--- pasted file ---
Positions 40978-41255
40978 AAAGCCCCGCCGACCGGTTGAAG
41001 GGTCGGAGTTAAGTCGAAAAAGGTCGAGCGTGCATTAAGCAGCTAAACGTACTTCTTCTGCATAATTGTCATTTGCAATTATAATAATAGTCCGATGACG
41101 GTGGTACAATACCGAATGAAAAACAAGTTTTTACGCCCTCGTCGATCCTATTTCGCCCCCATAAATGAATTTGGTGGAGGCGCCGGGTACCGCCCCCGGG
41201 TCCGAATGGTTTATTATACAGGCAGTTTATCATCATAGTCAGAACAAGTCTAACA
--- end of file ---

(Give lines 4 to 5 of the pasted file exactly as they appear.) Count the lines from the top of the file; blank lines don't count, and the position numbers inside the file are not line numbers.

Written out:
41101 GTGGTACAATACCGAATGAAAAACAAGTTTTTACGCCCTCGTCGATCCTATTTCGCCCCCATAAATGAATTTGGTGGAGGCGCCGGGTACCGCCCCCGGG
41201 TCCGAATGGTTTATTATACAGGCAGTTTATCATCATAGTCAGAACAAGTCTAACA